Wengert charts estimated EMC relative to RH and temperature. Thus, when you know what the service condition RH and temperature are on a project, you have an approximate EMC percentage too. Use that approximate EMC percentage to guide decisions about the target MC for the wood that will be living there.
Generally, an RH between 30 to 50 percent in North America corresponds to six to nine percent EMC. Yet this is too broad a rule to help you determine a wood specimen’s target MC under specific conditions. You need to consider many variables:
Is the wood intended for interior or exterior use? HVAC systems mean interiors with a stable room temperature will typically have less variation in their ambient conditions.
How wildly do ambient temperature and RH fluctuate throughout the year? Even interior wood is impacted by this as HVAC settings will change across the seasons.
What’s the wood species? Some species, like American Beech, Teak, and Hickory, tolerate moisture and humidity well. The Magnolia and American Elm can withstand the cold.
Another important issue is where you leave the wood to acclimate. It should always acclimate under service conditions or the EMC point will shift once it’s installed. A change in the EMC target point means the wood and air will go through a period of exchanging moisture. Exactly what you want to avoid. The wood’s MC should be within an acceptable range of the estimated EMC point before permanent installation.
Of course, this requires you to have an accurate measure of the wood’s MC.
Using the right tool to measure wood’s MC and EMC
Using a wood moisture meter that measures MC accurately is the best way to start. Yet knowing a wood specimen’s MC is only one piece of the equation. You need to know if the wood’s MC has equilibrated with its environment.
The formula to calculate EMC uses the air’s RH and temperature and is quite complicated. Wagner Meters, a long-time provider of wood moisture meters, recently released the Orion® 950 Smart Pinless Wood Moisture Meter, a wood moisture meter that also calculates EMC for you. Having a computer to calculate EMC for you makes the decision whether to continue with the project easier and probably a lot faster unless you have a calculator or chalkboard handy.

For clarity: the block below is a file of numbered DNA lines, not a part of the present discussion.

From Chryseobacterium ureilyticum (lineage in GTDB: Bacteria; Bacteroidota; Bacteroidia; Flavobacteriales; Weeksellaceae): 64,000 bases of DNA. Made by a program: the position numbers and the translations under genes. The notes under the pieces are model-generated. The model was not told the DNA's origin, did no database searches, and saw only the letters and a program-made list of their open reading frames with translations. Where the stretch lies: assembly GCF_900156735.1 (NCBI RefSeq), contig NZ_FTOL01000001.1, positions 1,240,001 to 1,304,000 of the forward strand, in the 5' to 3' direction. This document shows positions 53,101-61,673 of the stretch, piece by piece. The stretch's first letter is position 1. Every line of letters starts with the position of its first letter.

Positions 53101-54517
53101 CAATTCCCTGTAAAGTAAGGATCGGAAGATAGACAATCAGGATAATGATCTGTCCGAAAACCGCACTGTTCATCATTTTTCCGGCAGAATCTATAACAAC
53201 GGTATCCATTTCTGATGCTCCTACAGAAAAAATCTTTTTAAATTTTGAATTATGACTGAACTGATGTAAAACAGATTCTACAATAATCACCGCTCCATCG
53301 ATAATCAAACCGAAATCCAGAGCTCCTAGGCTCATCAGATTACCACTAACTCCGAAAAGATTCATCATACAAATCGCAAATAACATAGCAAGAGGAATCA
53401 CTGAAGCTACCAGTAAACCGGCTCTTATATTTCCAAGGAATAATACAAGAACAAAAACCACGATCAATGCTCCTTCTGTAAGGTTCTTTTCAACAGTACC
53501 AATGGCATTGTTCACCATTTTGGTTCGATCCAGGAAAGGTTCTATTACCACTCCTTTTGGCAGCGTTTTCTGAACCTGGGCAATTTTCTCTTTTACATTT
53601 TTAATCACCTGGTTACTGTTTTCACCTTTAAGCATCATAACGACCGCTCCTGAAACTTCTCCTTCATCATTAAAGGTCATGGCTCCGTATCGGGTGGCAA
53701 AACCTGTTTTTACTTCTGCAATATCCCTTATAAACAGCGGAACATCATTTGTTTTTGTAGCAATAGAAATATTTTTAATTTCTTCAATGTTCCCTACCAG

The Orion 950 also comes with an industry-exclusive “On-Demand Calibrator” that actually allows you to calibrate the meter wherever you are in less than 20 seconds. Many wood meters feature a “calibration reference” that can maybe tell you approximately how far off calibration the meter is, but If the meter is out of calibration, you would have to send the meter to the factory for calibration. Wagner Meters also offers a NIST-traceable version of the “On-Demand Calibrator” tool for companies that need to align with ISO standards of excellence.
As Sales Manager for Wagner Meters, Ron has more than 35 years of experience with instrumentation and measurement systems in different industries. In previous positions, he has served as Regional Sales Manager, Product and Projects Manager, and Sales Manager for manufacturers involved in measurement instrumentation.
Last updated on October 17th, 2023